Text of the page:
In late June the Supreme Court issued its ruling in the much-anticipated Mutual Pharms. Co. v. Bartlett, No. 12-142 (on appeal from the First Circuit Bartlett v. Mutual Pharms. Co., 678 F.3d 30 (1st Cir. 2012)). As we predicted, the Court reversed the First Circuit’s decision and held that “(s)tate-law design defect claims that turn on the adequacy of a drug’s warnings are preempted by federal law under PLIVA [Inc. v. Mensing].”
Bartlett’s background -
Bartlett’s facts are undeniably tragic. The plaintiff, Karen Bartlett, took generic sulindac (manufactured by Mutual) for shoulder pain. She developed Stevens-Johnson syndrome/ toxic epidermal necrolysis (SJS/ TEN) and suffered permanent injury and disfigurement. By the time of trial, the only remaining claim for the jury to decide was whether sulindac was defectively designed. The jury found in Bartlett’s favor and awarded her $21.06 million in compensatory damages.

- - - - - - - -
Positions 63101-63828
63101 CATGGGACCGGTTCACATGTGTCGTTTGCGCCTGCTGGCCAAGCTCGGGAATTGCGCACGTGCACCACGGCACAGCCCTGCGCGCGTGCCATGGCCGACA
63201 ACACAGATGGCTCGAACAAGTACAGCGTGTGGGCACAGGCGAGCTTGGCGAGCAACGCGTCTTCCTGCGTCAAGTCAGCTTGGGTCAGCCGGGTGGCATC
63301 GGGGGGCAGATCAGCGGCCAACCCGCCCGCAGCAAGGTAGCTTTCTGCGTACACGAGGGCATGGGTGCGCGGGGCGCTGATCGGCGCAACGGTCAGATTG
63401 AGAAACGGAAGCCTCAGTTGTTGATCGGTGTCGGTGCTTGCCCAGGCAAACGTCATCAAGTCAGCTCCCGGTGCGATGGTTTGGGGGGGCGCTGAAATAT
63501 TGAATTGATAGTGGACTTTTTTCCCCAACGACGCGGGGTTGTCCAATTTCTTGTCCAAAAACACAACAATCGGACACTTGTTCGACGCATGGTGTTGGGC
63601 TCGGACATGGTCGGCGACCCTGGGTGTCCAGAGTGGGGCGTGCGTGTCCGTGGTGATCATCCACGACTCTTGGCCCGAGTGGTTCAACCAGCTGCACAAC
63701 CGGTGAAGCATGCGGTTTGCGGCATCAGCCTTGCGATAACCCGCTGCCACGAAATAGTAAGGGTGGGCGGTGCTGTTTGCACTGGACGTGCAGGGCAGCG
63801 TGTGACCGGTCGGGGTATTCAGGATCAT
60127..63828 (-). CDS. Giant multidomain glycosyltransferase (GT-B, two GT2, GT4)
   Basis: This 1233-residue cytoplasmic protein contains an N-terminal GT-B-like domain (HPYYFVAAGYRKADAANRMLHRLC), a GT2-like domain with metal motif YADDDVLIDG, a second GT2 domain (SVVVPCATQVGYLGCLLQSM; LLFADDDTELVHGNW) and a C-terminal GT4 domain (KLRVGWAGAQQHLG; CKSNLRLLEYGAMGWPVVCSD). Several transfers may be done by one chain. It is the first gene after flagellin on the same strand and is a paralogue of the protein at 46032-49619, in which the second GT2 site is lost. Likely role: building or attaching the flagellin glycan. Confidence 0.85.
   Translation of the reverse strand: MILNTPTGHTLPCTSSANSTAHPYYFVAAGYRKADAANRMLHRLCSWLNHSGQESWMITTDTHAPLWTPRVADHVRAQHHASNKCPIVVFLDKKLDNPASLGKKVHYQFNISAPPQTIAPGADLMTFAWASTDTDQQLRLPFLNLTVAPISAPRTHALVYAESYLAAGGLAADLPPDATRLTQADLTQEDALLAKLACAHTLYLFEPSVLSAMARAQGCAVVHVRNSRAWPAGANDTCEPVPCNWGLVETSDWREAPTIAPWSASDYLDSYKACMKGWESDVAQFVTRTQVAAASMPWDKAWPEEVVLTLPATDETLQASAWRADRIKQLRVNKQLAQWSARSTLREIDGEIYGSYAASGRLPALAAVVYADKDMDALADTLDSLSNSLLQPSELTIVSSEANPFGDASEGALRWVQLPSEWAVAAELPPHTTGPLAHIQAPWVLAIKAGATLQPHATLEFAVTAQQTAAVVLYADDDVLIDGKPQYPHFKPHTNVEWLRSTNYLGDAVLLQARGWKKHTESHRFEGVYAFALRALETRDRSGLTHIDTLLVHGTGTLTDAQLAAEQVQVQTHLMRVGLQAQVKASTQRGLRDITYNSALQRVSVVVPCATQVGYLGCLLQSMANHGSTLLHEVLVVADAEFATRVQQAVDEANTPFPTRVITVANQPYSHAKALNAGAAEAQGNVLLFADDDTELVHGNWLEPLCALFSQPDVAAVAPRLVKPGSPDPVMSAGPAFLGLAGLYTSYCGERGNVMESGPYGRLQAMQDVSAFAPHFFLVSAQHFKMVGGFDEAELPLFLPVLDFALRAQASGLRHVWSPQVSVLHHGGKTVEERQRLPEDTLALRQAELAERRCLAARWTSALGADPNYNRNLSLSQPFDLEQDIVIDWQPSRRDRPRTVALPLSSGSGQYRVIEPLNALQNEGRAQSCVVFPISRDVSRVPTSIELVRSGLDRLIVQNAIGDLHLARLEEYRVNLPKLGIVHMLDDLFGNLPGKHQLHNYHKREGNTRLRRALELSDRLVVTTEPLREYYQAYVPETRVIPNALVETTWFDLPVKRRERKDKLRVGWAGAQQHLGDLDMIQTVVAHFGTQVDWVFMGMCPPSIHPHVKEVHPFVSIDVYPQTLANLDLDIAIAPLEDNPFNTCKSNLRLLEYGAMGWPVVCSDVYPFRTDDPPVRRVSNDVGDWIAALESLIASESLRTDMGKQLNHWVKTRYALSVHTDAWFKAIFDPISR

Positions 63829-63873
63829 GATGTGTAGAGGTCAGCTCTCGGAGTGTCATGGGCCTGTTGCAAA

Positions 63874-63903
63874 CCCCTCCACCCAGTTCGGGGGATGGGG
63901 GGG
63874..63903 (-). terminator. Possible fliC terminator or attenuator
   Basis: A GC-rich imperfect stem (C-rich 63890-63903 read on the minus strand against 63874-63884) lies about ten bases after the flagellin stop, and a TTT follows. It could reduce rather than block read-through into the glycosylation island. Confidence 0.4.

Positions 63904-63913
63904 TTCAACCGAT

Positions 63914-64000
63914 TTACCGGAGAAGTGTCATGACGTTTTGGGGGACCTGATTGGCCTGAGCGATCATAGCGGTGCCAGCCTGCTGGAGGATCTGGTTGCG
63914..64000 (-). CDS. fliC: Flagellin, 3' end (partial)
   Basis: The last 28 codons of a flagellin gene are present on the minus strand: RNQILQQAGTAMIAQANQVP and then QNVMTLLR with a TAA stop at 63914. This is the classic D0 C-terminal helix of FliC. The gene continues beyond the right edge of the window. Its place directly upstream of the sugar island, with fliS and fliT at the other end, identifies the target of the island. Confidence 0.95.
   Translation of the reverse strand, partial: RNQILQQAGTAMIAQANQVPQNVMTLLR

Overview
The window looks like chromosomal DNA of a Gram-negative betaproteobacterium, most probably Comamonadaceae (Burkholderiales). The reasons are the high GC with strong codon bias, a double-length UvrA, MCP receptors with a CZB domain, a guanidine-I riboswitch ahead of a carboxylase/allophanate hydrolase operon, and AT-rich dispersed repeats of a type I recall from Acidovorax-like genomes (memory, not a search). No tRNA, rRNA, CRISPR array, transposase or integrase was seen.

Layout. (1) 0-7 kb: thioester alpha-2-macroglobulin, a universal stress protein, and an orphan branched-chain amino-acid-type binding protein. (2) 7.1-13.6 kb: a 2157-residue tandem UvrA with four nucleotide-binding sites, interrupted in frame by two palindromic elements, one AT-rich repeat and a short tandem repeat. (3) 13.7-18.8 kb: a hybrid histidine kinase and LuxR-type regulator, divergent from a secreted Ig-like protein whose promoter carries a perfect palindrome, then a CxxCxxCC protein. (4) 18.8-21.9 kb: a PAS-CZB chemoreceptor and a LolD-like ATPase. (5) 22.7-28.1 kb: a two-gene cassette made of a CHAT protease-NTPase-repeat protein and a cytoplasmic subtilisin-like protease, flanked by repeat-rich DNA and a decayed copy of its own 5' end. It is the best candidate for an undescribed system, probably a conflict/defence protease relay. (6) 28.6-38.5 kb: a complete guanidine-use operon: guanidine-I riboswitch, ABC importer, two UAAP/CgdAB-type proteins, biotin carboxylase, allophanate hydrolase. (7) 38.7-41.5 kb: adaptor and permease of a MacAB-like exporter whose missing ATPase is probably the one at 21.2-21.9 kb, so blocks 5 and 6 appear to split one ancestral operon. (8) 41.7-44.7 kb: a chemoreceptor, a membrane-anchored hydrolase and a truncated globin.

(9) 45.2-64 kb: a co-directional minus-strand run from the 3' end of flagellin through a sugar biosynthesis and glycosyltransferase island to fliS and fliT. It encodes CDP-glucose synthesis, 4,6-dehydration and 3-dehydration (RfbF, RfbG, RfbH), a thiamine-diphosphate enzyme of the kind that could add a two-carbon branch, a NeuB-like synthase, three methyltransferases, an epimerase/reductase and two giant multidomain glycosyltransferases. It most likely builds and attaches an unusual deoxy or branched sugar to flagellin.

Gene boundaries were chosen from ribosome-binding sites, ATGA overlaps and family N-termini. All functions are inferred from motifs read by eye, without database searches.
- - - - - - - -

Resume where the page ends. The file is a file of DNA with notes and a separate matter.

Originally published in Chain Drug Review on 8/5/2013.
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Topics: DNA, Drug Manufacturers, Genetic Materials, Human Genes, Pharmaceutical
Published In: Civil Procedure Updates, General Business Updates, Conflict of Laws Updates, Products Liability Updates, Science, Computers & Technology Updates
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